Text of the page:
In the 70’s, I attended school with Mary who had a disability, although no one identified it back then. I recall being kind to her, not like the others, yet I never challenged those mean kids. I also never got to know Mary. Years later, in the 80’s, our paths crossed. She became a participant in a program I was directing for adults with developmental and intellectual disabilities. Her journey inspired me throughout the years. I wondered if life had been kind to her.
I met some of the most inspiring parents too. They were grappling stigma, prejudices and isolation while remaining pugnacious in raising their child to become the best person he/she could be. They refused to institutionalize their loved one no matter how challenging the course. They also knew that unless we changed our attitudes toward those with disabilities, their children would end up like Mary—with no friends and stigmatized.
I believe those experiences led me on a professional journey working in the disability field to help prepare me for the arrival of my daughter Alina, born in 1992 with Aicardi Syndrome. My values were rock solid, but our systems were not inclusive, participatory and all that welcoming. Alina’s access to everyday life and her rights would not be violated or compromised. She would be seen as a person first; one who is a competent, contributing member of her world. My resolve carried over to all people who were disenfranchised because of disabilities. So, when DRI offered me the opportunity to train families and self advocates from across the world and meet with their governmental officials, I readily agreed.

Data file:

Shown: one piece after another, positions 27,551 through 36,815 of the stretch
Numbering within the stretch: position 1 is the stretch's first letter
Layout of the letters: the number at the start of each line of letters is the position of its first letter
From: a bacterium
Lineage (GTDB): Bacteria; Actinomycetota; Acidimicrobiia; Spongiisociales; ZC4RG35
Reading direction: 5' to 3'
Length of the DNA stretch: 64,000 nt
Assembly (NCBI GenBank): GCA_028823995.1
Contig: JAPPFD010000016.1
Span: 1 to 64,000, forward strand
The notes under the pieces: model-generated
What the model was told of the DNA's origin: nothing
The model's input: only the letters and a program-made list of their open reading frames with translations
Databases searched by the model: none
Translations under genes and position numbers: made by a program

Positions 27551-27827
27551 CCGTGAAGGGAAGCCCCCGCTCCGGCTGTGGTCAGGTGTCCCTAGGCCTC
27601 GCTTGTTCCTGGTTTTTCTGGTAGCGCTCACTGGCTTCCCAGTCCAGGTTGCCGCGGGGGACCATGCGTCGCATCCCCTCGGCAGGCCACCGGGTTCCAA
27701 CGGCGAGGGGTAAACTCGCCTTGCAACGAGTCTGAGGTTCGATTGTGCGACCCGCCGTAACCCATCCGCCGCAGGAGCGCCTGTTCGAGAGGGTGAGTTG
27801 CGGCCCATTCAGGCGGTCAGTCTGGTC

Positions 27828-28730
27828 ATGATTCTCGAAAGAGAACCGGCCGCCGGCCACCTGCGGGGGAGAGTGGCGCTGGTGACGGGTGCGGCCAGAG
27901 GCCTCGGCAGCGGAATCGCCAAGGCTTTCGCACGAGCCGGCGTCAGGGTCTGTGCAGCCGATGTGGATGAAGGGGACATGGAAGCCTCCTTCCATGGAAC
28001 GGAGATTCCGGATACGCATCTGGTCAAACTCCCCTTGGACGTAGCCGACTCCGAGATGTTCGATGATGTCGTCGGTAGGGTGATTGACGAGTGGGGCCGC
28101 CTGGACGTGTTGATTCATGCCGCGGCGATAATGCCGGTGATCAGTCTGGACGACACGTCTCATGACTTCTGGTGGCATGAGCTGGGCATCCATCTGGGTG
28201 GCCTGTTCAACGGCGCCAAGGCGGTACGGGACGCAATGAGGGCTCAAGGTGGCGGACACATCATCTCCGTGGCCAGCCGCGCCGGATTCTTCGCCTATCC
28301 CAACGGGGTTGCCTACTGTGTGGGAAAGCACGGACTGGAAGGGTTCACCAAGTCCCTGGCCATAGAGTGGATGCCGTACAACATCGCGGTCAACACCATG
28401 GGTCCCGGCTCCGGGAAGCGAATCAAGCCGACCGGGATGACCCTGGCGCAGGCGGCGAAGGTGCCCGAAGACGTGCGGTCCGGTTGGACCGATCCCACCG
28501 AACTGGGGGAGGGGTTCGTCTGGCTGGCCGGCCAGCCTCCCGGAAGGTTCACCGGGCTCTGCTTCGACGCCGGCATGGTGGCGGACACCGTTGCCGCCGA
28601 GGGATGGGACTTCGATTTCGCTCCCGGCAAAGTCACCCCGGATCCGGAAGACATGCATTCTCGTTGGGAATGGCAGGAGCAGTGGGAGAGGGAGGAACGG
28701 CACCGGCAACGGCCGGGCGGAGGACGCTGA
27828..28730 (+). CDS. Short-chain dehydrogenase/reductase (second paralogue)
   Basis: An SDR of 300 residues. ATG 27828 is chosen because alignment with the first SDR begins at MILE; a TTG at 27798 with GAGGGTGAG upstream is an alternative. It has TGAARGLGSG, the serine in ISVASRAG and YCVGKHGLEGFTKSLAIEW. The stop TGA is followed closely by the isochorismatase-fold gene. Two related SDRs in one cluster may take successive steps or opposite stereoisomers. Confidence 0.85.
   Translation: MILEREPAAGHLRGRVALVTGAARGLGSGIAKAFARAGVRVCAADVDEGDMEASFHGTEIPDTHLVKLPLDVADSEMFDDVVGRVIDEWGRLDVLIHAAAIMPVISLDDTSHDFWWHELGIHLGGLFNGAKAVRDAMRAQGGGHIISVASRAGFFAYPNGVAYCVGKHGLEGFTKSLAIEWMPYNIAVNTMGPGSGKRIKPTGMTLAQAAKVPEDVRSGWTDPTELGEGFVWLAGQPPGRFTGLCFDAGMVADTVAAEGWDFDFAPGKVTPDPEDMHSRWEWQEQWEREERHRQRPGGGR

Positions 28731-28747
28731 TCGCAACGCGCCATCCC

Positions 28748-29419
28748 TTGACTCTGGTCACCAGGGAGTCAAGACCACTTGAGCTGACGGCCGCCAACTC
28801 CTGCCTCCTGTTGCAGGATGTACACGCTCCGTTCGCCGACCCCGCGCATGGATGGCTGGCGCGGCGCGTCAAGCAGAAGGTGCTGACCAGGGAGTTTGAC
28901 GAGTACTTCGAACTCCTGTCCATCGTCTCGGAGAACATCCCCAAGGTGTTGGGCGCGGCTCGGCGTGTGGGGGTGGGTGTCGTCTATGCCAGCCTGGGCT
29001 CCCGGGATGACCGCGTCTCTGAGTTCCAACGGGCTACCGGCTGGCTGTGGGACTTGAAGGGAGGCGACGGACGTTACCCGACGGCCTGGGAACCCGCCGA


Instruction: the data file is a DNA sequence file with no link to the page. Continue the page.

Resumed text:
Their mission is my heart, their work is my passion, and their perseverance is my loyalty to them.
During our one trip to an institution in Ukraine I was ill prepared to witness the waste of human potential, the indignities they suffered and the consistent viewpoint that their life was not worth the investment. People were sentenced to die because of their severe disabilities, saturated with urine and feces confirmed to their cribs, and starving. They were imprisoned because of disabilities. I envisioned my daughter and what her life could have been like if she had been born in a different time and place and cried —- for all those who aren’t loved and given a chance to live a meaningful life. Until our world view of disability changes to that of giving respect to people with disabilities, they will not been seen as human beings whose life has meaning. Our work will never be done. As long as one institution remains open, all of our children are at risk. (See human potential: www.AlinaWorthy.com)